FBI and other law-enforcement officials surround the rural home of Don Miller, who has amassed a collection of artifacts that leaves experts "overwhelmed."
Credit: YouTube screen shot from Newsy.
A team of law-enforcement officials including FBI agents has swooped down on a rural home in Indiana that houses a bizarre collection of artifacts from around the world.
"I have never seen a collection like this in my life except in some of the largest museums," Larry Zimmerman, professor of anthropology and museum studies at Indiana University-Purdue University Indianapolis, told The Indianapolis Star. Zimmerman added that he is "frankly, overwhelmed."
The collection belongs to Don Miller, an unassuming, 91-year-old Indiana native who is now being called "the real Indiana Jones" for his lifetime of globetrotting adventures. [In Photos: Archaeology Around the World]
Born in rural Rush County (roughly 35 miles east of Indianapolis), Miller attended engineering school and joined the U.S. Army Reserve during World War II, at which point his life took a curious turn.
His stint in the Army led Miller to the Manhattan Project, which developed the atomic bomb, where he joined such luminaries as J. Robert Oppenheimer, Enrico Fermi, Albert Einstein and President Harry Truman, the Star reports. Miller was stationed so close to a 1945 atomic bomb test on the Bikini atoll that he suffered partial hearing loss.
For most people, that would be adventure enough, but it was just the beginning of Miller's journeys. After the war, he joined the Naval Avionic Center, where he traveled the globe as a senior consultant and, during his breaks, played the part of amateur archaeologist.
His adventure included some trouble with local authorities. On a trip to the Egypt-Libya border to investigate some ancient ruins, Miller was detained and interrogated under suspicion of being a CIA operative. He reportedly was also arrested during a trip to a Mayan ruin in Mexico.
A lifetime of collecting
Later in life, Miller worked as a Christian missionary in such places as Haiti, and continued to make trips to far-flung locales, including Papua New Guinea, Russia, China and Peru. He also made an 11,000-mile (17,700 kilometers) journey across Australia.
Along the way, Miller amassed a collection of rare artifacts and artworks that has experts gobsmacked.
An ancient Egyptian sarcophagus. A life-size terracotta warrior from China. A rifle used at Army Lt. Col. George A. Custer's infamous "last stand" in 1876. A dugout canoe from South America. A shrunken head. Ming dynasty jade. A chunk of concrete from Adolf Hitler's bunker. An anaconda snakeskin that measures 60 feet (18 meters) long. Aztec figurines. And countless Native American arrowheads.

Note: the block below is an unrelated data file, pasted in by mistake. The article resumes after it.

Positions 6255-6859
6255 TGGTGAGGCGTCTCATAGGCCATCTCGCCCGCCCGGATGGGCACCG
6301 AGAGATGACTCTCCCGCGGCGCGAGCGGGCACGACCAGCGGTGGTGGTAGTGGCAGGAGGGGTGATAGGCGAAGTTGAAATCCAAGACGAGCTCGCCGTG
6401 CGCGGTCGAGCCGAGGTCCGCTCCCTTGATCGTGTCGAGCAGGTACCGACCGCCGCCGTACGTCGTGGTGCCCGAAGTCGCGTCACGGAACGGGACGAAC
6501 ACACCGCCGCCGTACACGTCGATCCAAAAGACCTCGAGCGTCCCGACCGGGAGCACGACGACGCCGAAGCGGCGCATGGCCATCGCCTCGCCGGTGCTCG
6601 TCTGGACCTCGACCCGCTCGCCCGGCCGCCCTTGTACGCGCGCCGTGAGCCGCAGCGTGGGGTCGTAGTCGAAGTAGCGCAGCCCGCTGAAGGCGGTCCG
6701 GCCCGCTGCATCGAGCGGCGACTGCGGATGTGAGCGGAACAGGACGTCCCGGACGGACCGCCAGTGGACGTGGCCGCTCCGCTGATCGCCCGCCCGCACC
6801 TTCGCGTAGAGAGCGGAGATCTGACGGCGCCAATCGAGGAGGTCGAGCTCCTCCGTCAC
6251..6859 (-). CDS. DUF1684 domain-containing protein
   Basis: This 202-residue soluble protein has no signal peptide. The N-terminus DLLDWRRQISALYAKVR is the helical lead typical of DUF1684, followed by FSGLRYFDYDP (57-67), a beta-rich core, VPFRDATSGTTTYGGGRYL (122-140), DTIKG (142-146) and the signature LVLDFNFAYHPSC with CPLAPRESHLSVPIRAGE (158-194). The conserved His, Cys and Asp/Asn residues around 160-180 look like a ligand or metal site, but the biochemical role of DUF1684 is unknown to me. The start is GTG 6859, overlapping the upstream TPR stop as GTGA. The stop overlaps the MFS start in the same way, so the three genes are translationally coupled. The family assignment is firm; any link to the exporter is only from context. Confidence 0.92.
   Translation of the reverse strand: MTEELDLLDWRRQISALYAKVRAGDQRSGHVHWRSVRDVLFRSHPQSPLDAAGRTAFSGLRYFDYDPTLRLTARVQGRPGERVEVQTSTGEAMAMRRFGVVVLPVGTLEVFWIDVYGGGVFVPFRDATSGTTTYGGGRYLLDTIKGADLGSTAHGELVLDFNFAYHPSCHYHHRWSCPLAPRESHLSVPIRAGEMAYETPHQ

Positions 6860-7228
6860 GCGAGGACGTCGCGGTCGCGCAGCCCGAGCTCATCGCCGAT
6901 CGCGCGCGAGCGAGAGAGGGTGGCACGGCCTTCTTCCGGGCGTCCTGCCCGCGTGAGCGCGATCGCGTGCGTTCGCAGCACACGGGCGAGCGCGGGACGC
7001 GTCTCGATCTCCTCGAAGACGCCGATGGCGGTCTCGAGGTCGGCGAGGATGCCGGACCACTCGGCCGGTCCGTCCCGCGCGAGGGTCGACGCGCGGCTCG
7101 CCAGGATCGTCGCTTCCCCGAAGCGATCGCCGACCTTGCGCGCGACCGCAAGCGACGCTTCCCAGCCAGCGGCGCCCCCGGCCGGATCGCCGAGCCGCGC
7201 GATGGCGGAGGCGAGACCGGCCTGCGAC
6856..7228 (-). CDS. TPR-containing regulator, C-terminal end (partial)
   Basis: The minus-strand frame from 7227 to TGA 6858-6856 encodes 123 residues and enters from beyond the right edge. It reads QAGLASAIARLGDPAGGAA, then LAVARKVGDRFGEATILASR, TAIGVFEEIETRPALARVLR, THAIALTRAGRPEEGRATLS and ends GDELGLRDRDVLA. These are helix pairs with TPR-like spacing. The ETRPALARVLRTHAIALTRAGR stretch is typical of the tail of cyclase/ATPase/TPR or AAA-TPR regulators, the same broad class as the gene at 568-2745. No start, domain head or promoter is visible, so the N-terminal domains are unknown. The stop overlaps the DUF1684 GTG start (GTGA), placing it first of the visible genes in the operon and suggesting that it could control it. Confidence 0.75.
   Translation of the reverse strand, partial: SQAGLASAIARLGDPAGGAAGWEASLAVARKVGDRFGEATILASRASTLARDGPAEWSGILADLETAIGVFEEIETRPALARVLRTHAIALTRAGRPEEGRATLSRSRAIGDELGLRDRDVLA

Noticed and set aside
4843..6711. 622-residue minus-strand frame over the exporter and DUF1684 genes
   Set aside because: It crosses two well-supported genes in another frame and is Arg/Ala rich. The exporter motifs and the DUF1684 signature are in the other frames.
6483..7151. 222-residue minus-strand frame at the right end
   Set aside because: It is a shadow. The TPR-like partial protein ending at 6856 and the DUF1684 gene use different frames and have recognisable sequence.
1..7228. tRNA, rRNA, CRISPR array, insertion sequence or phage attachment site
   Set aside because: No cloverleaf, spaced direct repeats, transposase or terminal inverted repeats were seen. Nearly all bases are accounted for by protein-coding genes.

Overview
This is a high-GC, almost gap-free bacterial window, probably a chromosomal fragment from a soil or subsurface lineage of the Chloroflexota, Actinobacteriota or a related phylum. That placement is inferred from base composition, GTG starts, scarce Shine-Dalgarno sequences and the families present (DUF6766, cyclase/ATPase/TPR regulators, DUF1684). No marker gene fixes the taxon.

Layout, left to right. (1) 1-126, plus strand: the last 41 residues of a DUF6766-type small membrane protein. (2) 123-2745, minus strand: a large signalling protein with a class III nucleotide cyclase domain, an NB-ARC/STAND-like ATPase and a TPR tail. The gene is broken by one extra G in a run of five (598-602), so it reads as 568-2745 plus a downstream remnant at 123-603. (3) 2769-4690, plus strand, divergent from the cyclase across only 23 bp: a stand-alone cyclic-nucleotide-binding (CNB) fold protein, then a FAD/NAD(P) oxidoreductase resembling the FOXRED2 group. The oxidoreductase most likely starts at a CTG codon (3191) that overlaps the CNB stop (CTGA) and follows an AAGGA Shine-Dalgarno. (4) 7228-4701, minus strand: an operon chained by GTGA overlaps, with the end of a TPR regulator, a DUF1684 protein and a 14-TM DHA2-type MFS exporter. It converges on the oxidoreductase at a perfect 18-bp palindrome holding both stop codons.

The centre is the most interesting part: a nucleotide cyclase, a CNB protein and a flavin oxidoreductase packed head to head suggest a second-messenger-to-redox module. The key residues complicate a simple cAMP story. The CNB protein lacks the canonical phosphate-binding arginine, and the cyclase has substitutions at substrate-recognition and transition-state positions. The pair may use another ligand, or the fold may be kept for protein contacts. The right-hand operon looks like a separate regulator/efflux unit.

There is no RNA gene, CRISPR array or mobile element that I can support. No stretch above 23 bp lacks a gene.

"The man collects everything, everywhere," friend and fellow church member Amy Mohr told the Star. "He's an amazing piece of history. He's an artifact himself."
Hosting tours and playing the pipe organ
Miller never made any effort to keep his collection a secret, hosting tours for schoolchildren while entertaining them on his massive, ornate pipe organ and regaling reporters with tales of his international escapades.
But all that innocent fun came to an end on Tuesday (April 1), when dozens of armed agents from the FBI and other law-enforcement agencies encircled Miller's isolated house in the farmland of Waldron, Ill.
Police set up roadblocks in the surrounding area, and Miller's house and the outbuildings on his property were abuzz with uniformed officials, black SUVs, squad cars, tents and tractor-trailers.
Ongoing FBI operation
"Over the last several months, an FBI investigation has determined that Mr. Miller may have knowingly and unknowingly collected artifacts, relics and objects of cultural patrimony, in violation of several treaties along with federal and state statutes," FBI special agent Robert A. Jones said at a press conference, according to the Rushville Republican.
"In addition to members of the FBI art-crime team, personnel on-site consist of non-FBI experts in the fields of archaeology, anthropology, object conservation, museum registration, fine arts and antiquity handling, photography, and other experts in Native American studies," Jones added.
Officials have not yet charged Miller with any crime, according to Jones, though the investigation is ongoing and may continue for several more months. "The goal of this operation is to preserve and repatriate these artifacts and relics in accord with international, federal and state law," Jones said.